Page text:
IDEC technology is a perfect case study for the time factors associated with a trend in the industry. This technology has now established itself as a true trend for all the right reasons, although it took some time. The initial industry fever about the technology was more about salesmanship than actual application. The original Kyotocooling product was incredibly compelling to the technically minded data center crowd. A heat wheel wasn’t new technology when first brought into the limelight by Kyotocooling, but its specific application for the data center industry was innovative. The product was based on very solid science, which eventually led to much broader adoption by the industry. In fact, the very part of the technology that made it so interesting — the heat recovery wheel — probably delayed its broader adoption as other manufacturers used indirect exchange media with a more efficient overall footprint to gain ground. Overall, the IDEC industry has had huge success and affected enough of the industry to be a true trend, but the process took 10 years to produce the saturation in the market to get there.


The facts behind many of today’s so-called trends are that they are individually excellent solutions for specific needs, but aren’t necessarily changing the industry. They might be micro-trends or the beginning of a real trend, or they could just be solutions for a small, specific segment of the data center market.

Take just one of the most prevalent topics from today’s data center “trend” register — containerized solutions. Containerized solutions are one of the more regularly requested design options from today’s corporate users at the beginning of a design effort. There are several high-quality products by various manufacturers currently available. They each have merits (portability and efficiency to name a couple) that might make them attractive as a design solution in a particular situation. If you go to a data center conference, you can count on a major presentation slot given to one of the major providers of this solution. Containerized data centers have been touted as a trend in the data center industry for years, but does that actually make it a trend?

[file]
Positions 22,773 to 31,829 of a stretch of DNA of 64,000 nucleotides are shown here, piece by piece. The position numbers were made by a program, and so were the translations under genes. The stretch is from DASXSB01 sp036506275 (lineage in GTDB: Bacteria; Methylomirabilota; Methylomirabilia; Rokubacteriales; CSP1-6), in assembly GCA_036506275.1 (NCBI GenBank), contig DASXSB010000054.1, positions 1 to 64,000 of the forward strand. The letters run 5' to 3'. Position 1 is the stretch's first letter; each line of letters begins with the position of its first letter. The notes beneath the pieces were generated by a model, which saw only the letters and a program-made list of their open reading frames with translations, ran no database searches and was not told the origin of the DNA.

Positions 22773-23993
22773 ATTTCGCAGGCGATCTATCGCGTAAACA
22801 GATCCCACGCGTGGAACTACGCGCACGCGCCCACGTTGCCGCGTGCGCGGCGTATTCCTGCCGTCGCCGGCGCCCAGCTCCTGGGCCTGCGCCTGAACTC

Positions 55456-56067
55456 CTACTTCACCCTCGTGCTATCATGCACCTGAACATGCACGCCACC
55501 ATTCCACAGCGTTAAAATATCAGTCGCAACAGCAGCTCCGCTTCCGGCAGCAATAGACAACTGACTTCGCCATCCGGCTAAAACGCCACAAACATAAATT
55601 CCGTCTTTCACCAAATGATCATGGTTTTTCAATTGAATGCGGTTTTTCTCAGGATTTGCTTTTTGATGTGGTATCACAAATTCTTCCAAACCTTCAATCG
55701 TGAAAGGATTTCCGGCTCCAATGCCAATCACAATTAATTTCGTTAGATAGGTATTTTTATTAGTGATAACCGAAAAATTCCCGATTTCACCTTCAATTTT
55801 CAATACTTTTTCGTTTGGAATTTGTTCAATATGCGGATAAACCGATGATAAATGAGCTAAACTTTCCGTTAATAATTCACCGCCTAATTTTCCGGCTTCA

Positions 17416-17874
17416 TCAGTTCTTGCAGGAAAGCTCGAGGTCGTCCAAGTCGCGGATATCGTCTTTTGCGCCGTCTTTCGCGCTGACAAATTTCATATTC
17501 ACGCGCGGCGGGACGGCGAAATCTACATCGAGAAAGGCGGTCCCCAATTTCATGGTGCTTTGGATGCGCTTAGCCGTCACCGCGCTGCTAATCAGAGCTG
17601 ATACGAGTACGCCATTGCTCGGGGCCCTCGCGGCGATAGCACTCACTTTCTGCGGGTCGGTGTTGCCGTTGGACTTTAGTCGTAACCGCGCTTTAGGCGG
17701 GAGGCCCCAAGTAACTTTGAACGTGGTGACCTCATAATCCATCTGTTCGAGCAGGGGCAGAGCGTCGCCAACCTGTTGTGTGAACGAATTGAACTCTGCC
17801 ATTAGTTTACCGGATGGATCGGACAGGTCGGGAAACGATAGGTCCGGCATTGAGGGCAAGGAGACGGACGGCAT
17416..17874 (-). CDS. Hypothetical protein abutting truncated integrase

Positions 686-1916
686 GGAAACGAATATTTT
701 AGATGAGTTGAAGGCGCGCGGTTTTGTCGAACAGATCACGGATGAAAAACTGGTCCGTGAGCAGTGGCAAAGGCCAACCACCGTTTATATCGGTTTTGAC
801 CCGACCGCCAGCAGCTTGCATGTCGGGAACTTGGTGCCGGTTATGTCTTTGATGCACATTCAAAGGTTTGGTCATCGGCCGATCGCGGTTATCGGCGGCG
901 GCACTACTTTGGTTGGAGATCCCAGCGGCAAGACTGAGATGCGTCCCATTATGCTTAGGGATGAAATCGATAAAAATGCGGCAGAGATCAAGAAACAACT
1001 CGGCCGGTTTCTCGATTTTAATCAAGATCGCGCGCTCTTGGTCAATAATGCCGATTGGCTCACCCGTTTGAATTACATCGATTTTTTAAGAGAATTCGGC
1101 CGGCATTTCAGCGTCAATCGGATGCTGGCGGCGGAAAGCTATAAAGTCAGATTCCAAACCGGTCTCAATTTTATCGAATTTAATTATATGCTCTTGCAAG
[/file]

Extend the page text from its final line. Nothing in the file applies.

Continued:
That depends on your perspective. Perhaps the answer is that they might be a trend at some point, but they aren’t yet. They certainly are a brilliant solution for certain situations, but they don’t constitute a large enough segment of the new data center market. Their portability limits their overall configuration and size. Their cost competitiveness with conventional construction depends on the specific regional labor market in the major trades. It is a relatively easy study to incorporate a containerized solution into an evaluation of data center options, but you do have to look past the salesmanship and examine the facts. Containerized solutions are a terribly attractive concept that could in the future become the way things are done most of the time, but that future hasn’t come yet. If evaluated as a true trend, containerized solutions probably need more time in broader application to make the cut.

The final piece in evaluating a trend is reviewing its ability to react to new requirements. The more resilient trends tend to accommodate change fairly readily, which is a credit to the manufacturers behind a lot of them. Thirty-five years ago, it wasn’t uncommon to have liquid-cooled mainframe equipment on the data hall floor. That was a trend driven by the technical challenges of the IT hardware of the time. It was a brilliant solution that for a while changed how some parts of the industry’s compute needs were provided. Looking back 10 to 15 years, the presence of water cooled equipment in data halls trended downward as the IT hardware industry found other ways to satisfy the compute need.

Flash forward to today and products are available using water and other liquids to satisfy certain compute needs; these solutions are in a range of maturity. All are based on solid, but not necessarily new science. They aren’t a new trend in and of themselves, but they are part of a long-standing use of liquid on the data hall floor. Their current impact is a slight veer in a new direction, but the liquid-cooling equation has existed quietly for quite a while. This is an example of a trend that is changing over time to meet a changing need.

The strongest owner/operators in the industry have caused the evolution of the data center firsthand. The evolution of the data center is now, and has always been, a series of incremental adjustments to the basic required systems. These incremental adjustments are being determined every day as existing data centers are operated and the next data centers are in design. The data center design professionals that specialize in the project type have been a major part of that evolution. The incremental adjustments that make up the evolution become the trends. The next UPS technology, the next cooling solution, the next approach to controls all require courageous decisions by the data center owner/operator with support from their design team to start a true trend. These courageous decisions are required to maintain the data center as a nimble, efficient, and profitable corporate asset. The people that make up the ownership/operations side of the data center industry understand this. Ultimately, they are the people that establish trends.